Some of the unprecedented steps taken by the Federal Reserve in the aftermath of the financial crisis will likely stay in the central bank’s playbook, Chairman Ben Bernanke said Tuesday.
Lawmakers, particularly in the GOP, have heaped criticism on Bernanke and the Fed for taking unorthodox steps to try and pull the country out of a punishing recession. Many have questioned whether the bank’s efforts were counterproductive and encouraged inflation, citing the nation’s stubbornly high unemployment rate to make their case that the Fed’s policies haven’t worked.
But Bernanke said the Fed has learned a number of new policy tricks that could prove useful, even when good times return.
Many of the new tools “can be valuable even when the zero lower bound is not relevant,” Bernanke said, referencing rock-bottom interest rates, “and I expect to see increasing use of such tools in the future.”
Bernanke’s remarks at the Boston Fed’s annual conference came after two consecutive meetings in which a divided Fed board approved moves on monetary policy that do not have a proven track record.
In August, the Fed set an explicit timeline for keeping interest rates low, promising rates will be held near zero through the middle of 2013.
More controversially, the Fed in September announced “Operation Twist” — a balance-sheet reshuffling in which it will buy up long-term government securities while selling off short-term ones in an attempt to lower long-term borrowing rates.
That announcement was made shortly after GOP leaders in the House and Senate appealed directly to Bernanke to resist further attempts to boost the economy, arguing such steps would do more harm than good.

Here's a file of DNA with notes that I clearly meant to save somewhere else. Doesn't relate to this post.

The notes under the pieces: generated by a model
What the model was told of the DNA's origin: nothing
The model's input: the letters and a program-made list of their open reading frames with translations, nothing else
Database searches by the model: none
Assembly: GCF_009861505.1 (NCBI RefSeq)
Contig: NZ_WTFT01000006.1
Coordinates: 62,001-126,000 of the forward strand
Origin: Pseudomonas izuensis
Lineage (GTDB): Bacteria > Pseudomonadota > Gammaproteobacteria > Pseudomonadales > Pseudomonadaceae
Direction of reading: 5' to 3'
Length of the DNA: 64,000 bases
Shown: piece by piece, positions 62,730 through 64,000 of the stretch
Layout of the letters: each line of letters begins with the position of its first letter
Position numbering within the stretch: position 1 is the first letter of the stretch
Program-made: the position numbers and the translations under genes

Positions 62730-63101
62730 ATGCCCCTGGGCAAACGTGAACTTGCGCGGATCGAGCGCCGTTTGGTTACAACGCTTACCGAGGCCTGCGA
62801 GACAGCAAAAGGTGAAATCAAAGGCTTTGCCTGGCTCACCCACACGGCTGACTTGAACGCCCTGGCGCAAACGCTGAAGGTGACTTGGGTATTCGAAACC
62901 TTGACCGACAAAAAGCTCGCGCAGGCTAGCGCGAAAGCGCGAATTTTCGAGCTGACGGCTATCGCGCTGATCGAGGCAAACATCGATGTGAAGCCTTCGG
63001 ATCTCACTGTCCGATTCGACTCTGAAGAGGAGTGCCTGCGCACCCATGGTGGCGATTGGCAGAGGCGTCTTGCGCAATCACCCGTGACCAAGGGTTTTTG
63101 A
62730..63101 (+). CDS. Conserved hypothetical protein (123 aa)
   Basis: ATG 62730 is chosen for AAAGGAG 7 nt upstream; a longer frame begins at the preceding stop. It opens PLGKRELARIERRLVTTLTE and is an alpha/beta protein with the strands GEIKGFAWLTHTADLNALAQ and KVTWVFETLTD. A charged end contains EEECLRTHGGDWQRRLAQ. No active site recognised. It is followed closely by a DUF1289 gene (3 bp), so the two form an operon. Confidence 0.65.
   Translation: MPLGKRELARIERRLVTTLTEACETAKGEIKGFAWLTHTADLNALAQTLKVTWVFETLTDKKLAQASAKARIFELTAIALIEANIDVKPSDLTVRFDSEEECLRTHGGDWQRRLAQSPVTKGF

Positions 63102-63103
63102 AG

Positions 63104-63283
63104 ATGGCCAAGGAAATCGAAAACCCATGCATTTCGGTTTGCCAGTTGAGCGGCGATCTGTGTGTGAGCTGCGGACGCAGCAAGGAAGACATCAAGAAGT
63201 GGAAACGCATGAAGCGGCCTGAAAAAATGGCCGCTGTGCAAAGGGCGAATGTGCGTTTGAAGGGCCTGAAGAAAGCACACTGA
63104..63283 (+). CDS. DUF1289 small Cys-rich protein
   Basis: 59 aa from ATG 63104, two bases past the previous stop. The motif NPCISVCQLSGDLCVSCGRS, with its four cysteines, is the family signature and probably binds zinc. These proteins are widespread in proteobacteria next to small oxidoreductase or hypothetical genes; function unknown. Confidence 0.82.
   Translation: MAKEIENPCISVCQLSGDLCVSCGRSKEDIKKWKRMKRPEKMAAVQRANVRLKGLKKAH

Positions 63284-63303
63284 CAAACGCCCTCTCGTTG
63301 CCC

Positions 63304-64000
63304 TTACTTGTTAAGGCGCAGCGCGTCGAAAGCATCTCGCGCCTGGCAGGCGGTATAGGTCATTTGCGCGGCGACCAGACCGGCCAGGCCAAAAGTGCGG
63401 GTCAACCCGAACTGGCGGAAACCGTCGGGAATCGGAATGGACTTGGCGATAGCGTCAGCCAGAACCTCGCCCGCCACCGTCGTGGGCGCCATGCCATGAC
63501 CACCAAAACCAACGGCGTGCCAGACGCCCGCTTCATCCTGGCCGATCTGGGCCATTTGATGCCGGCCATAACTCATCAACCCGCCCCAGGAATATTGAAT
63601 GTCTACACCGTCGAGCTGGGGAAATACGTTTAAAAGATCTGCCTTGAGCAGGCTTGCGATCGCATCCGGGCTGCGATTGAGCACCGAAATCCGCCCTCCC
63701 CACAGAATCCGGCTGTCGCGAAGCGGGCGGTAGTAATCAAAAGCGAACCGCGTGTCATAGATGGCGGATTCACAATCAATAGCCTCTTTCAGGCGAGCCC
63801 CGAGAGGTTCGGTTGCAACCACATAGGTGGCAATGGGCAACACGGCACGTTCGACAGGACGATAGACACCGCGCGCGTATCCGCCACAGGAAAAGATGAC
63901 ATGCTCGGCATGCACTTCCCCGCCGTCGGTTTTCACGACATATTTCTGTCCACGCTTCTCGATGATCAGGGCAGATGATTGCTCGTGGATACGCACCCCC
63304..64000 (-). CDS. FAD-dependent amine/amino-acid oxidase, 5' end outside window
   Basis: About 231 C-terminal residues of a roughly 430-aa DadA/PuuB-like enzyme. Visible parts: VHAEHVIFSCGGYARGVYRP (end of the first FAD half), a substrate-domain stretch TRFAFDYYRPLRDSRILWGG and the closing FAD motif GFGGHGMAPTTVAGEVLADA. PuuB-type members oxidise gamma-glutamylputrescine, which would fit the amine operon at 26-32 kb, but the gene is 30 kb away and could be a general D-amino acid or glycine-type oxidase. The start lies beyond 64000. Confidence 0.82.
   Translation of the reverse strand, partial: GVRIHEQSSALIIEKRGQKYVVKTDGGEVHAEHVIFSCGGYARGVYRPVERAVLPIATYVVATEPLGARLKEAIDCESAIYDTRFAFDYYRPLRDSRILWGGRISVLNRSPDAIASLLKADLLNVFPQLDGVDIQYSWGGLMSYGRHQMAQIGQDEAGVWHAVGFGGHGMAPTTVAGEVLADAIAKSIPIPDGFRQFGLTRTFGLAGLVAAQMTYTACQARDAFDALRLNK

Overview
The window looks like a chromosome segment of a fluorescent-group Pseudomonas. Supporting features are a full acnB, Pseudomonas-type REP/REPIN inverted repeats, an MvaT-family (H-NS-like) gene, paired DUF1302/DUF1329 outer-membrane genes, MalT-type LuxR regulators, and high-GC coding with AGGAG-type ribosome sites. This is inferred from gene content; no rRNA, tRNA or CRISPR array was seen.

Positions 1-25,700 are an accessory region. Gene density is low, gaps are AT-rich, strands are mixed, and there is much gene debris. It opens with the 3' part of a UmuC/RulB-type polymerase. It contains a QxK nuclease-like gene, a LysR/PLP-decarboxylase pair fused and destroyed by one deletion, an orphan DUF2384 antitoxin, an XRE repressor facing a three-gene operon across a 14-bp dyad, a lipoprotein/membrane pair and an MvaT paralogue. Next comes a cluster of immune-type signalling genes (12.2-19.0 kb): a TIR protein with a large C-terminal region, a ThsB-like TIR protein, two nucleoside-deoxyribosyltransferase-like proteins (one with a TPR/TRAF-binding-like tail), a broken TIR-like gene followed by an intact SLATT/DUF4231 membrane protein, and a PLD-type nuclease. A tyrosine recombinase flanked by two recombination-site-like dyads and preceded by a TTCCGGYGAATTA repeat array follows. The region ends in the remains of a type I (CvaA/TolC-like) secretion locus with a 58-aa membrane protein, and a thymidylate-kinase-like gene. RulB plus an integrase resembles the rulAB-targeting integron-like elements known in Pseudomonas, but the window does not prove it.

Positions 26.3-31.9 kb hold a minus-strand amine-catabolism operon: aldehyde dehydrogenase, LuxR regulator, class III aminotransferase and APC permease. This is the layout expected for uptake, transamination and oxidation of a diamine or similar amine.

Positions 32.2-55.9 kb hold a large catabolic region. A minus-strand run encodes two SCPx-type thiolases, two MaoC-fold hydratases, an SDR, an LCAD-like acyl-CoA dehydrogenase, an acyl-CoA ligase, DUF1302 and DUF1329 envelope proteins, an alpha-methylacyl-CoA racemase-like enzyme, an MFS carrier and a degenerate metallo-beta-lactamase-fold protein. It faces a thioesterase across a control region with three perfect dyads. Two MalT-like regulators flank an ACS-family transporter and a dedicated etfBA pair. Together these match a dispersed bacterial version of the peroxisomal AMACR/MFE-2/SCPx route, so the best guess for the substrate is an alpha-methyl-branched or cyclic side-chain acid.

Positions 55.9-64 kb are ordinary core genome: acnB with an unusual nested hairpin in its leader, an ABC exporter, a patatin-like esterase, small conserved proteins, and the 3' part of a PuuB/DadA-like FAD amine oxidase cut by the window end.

“The American people have reason to be skeptical of the Federal Reserve,” wrote the top two Republicans in both chambers.
On Tuesday, Bernanke said Operation Twist — as well as the controversial “quantitative easing” that was twice employed to drive down interest rates — will be “rarely used” in normal times. The moves were primarily taken because the Fed could lower interest rates no further, so when rates begin to rise they will not be needed, he added.
But other new techniques, such as increased explicit guidance about future moves and enhanced communications from central banks, could be here to stay. Some have called on the Fed to set explicit targets for things like inflation, which could further clarify the central bank’s moves.
The financial crisis has pushed to the forefront a responsibility that used to be seen, in Bernanke’s words, as the “junior partner to monetary policy” — maintaining the stability of the financial system.
Before the crisis, the Fed and other banks primarily concerned themselves with managing monetary policy, setting interest rates to address inflation and maximize employment.
But as the Fed and other banks were thrust into the role of lender of last resort, the vital role it plays in keeping the financial system liquid became apparent.
Bernanke cautioned that traditional monetary policy tools, such as setting interest rates, could be “too blunt” to deal with financial stability issues. He said those tools are best reserved to pursue macroeconomic goals, while more targeted tools will be needed to keep a financial system on solid ground.
But Bernanke conceded that assumption could be proven wrong.
“The effectiveness of such targeted policies in practice is not yet proven, so the possibility that monetary policy could be used directly to support financial stability goals, at least on the margin, should not be ruled out,” he said.